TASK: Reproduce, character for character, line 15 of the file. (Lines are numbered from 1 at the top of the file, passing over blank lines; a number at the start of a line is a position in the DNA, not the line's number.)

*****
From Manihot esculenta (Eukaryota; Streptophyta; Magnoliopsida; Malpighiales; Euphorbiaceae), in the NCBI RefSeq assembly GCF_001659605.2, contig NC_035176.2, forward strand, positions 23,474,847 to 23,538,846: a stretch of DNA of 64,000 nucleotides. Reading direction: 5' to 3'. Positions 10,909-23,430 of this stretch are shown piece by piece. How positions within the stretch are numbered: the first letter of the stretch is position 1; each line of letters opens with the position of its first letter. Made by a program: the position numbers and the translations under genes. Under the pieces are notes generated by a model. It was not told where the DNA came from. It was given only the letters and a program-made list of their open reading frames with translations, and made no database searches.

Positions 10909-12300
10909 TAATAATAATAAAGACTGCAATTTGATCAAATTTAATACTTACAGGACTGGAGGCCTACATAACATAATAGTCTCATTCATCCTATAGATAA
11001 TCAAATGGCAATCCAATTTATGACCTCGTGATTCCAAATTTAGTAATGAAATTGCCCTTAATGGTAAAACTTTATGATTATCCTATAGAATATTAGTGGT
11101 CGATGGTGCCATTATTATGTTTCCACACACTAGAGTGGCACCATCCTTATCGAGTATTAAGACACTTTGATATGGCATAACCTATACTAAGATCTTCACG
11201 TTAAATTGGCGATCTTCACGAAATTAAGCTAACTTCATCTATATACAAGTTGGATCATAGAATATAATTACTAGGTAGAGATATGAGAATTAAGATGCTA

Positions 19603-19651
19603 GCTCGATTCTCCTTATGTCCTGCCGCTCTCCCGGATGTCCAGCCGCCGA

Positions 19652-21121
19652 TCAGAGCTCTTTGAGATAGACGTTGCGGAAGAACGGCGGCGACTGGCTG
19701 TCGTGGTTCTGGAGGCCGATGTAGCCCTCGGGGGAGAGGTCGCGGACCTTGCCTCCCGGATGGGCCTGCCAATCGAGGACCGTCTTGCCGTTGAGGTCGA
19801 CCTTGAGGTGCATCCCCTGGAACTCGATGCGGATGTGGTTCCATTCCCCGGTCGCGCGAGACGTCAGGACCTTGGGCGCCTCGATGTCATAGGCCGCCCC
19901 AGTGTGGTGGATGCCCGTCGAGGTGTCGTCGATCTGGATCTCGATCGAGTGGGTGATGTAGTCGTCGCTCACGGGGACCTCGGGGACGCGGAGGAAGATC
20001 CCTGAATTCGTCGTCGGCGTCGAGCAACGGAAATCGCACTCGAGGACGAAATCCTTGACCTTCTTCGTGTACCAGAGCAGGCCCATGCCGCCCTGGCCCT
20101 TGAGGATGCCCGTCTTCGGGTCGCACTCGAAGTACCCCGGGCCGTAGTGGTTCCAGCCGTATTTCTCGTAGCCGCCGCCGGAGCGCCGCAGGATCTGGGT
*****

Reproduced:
20101 TGAGGATGCCCGTCTTCGGGTCGCACTCGAAGTACCCCGGGCCGTAGTGGTTCCAGCCGTATTTCTCGTAGCCGCCGCCGGAGCGCCGCAGGATCTGGGT